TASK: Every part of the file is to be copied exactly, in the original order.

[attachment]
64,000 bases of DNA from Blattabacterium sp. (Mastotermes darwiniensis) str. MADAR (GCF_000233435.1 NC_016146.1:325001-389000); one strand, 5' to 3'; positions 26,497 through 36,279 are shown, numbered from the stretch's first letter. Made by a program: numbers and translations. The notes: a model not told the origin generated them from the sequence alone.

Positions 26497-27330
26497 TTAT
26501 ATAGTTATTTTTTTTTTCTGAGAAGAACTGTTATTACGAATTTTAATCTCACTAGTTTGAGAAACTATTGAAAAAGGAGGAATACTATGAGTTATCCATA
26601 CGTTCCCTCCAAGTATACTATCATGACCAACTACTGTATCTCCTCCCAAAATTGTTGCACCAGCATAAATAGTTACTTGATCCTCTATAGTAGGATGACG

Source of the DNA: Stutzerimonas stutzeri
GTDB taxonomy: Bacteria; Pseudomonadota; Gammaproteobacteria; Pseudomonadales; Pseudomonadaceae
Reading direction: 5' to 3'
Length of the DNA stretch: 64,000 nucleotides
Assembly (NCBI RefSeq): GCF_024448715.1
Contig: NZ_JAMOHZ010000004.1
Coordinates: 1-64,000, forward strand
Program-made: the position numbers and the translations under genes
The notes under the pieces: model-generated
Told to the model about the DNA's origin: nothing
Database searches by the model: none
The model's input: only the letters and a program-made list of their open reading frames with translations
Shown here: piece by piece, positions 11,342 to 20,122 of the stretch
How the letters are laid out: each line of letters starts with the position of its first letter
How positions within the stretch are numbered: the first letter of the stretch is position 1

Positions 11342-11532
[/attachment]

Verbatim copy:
64,000 bases of DNA from Blattabacterium sp. (Mastotermes darwiniensis) str. MADAR (GCF_000233435.1 NC_016146.1:325001-389000); one strand, 5' to 3'; positions 26,497 through 36,279 are shown, numbered from the stretch's first letter. Made by a program: numbers and translations. The notes: a model not told the origin generated them from the sequence alone.

Positions 26497-27330
26497 TTAT
26501 ATAGTTATTTTTTTTTTCTGAGAAGAACTGTTATTACGAATTTTAATCTCACTAGTTTGAGAAACTATTGAAAAAGGAGGAATACTATGAGTTATCCATA
26601 CGTTCCCTCCAAGTATACTATCATGACCAACTACTGTATCTCCTCCCAAAATTGTTGCACCAGCATAAATAGTTACTTGATCCTCTATAGTAGGATGACG

Source of the DNA: Stutzerimonas stutzeri
GTDB taxonomy: Bacteria; Pseudomonadota; Gammaproteobacteria; Pseudomonadales; Pseudomonadaceae
Reading direction: 5' to 3'
Length of the DNA stretch: 64,000 nucleotides
Assembly (NCBI RefSeq): GCF_024448715.1
Contig: NZ_JAMOHZ010000004.1
Coordinates: 1-64,000, forward strand
Program-made: the position numbers and the translations under genes
The notes under the pieces: model-generated
Told to the model about the DNA's origin: nothing
Database searches by the model: none
The model's input: only the letters and a program-made list of their open reading frames with translations
Shown here: piece by piece, positions 11,342 to 20,122 of the stretch
How the letters are laid out: each line of letters starts with the position of its first letter
How positions within the stretch are numbered: the first letter of the stretch is position 1

Positions 11342-11532